Share this article

print logo

Age shouldn't be the issue; Slaughter may be 82, but she keeps up a vigorous legislative schedule

When it comes to Rep. Louise M. Slaughter, age really does appear to be just a number, and it's unfair of opponents to make disparaging remarks, even subtly, that she is too old to continue serving.

Slaughter, D-Fairport, recently had the misfortune of shattering her left thigh bone in a fall while crossing West 50th Street in Manhattan.

No sooner had the accident occurred than the political sharks started swimming around the scene. Whispers that the 82-year-old, who will be 83 before Election Day and was first elected to Congress in 1986, is perhaps too old to continue serving grew louder.

The attack came in the form of a rumor circulated in Rochester, Buffalo and Washington that Slaughter is suffering from cancer. She says it isn't true.

Moreover, she insisted, she wouldn't be running for office if she was about to die. In her words, "I never start something I don't intend to finish."

But why would she even address such rumors? Perhaps the desire to set the record straight, combined with a touch of survival instinct.

Slaughter -- who has served the Buffalo area for nearly a decade, and Rochester her entire career -- is in the fight of her political life against Republican Maggie Brooks.

Slaughter is the fifth-oldest member of the House and the oldest woman in Congress. In a youth-obsessed American culture, this isn't exactly a strong platform to campaign on, and it was made worse by photos of her in a wheelchair being pushed by her doctor. By the way, Dr. Stephen L. Kates of the University of Rochester Medical Center said she is "recovering beautifully" and is making "excellent progress so far." Slaughter expects to be back to work in Washington on May 1.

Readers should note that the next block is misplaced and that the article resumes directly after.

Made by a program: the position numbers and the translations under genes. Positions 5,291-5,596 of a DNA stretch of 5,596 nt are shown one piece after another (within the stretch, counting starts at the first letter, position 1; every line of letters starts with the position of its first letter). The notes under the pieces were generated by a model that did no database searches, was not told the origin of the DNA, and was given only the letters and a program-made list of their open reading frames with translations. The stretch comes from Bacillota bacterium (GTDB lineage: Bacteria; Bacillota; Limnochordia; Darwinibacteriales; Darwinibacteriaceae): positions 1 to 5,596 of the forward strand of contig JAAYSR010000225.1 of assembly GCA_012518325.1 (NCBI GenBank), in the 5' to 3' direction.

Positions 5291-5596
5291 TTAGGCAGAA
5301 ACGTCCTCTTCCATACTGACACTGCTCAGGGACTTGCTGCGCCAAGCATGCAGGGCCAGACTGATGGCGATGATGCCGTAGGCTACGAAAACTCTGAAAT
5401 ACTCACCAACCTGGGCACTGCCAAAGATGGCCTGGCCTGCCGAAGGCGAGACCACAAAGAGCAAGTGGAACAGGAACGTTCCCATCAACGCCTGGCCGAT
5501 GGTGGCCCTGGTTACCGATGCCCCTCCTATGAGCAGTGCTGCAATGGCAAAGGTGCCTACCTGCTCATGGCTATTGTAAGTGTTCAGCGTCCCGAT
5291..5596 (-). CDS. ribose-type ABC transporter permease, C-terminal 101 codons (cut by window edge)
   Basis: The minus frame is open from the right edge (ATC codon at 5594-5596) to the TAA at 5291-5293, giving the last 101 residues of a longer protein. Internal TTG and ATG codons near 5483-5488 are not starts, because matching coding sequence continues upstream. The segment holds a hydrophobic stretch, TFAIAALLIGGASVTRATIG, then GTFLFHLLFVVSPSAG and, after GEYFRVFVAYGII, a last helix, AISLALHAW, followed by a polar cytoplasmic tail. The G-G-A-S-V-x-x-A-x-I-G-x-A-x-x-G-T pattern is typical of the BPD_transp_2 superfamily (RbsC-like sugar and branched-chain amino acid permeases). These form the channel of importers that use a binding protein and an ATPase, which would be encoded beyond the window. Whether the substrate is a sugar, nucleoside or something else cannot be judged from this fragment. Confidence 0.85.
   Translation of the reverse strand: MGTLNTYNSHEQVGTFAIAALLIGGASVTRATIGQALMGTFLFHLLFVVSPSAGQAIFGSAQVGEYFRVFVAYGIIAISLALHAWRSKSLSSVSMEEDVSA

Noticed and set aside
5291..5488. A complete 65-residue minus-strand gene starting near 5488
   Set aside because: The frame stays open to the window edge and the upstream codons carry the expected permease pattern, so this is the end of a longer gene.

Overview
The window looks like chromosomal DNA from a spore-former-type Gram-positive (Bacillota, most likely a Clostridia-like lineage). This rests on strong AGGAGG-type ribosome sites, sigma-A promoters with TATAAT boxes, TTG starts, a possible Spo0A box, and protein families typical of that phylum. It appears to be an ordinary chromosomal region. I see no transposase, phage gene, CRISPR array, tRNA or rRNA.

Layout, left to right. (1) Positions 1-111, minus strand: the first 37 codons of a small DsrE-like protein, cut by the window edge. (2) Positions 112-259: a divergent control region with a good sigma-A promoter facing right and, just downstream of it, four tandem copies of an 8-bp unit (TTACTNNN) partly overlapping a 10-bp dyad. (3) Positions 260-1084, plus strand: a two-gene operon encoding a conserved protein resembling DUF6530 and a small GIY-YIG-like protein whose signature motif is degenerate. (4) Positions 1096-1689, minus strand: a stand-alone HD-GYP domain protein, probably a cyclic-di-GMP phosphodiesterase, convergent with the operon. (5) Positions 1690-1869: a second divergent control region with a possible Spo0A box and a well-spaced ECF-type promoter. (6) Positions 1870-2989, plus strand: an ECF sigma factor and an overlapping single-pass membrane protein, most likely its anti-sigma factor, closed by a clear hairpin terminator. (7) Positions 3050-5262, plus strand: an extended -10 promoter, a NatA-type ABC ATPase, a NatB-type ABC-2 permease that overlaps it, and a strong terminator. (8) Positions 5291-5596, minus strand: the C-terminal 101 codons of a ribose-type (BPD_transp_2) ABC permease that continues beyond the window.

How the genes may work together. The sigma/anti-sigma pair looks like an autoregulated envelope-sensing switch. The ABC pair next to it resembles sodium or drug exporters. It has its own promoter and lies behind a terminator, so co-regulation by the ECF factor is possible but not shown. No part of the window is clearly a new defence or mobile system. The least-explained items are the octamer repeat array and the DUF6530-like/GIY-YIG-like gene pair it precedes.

In the meantime, it might not hurt for her to stress her recent legislative activities, all of which indicate an energy level of someone half her age.

She could start with the final passage of the STOCK Act, legislation she'd championed essentially by herself for six years until help arrived in the form of a "60 Minutes" report on the subject last November. The STOCK Act bans lawmakers and other top federal officials from making stock trades based on inside information.

Slaughter's injury kept her from attending the president's signing of the bill, but it was a proud moment for her all the same.

She has won other lonely battles also, including legislation banning discrimination based on a person's genetic makeup, and requiring the Defense Department to improve the quality of its shoddy body armor.

She has been a leader in attempts to bring high-speed rail to upstate New York. A microbiologist by training, the only one in Congress, she has continued her quest to ban unnecessary use of antibiotics in farm animals.

Redistricting has changed the political landscape for Slaughter by putting her into the new Rochester-based 25th District and taking away her Western New York constituents. But she shouldn't have to go to battle amid insinuations about her age. In her case, it's just a number.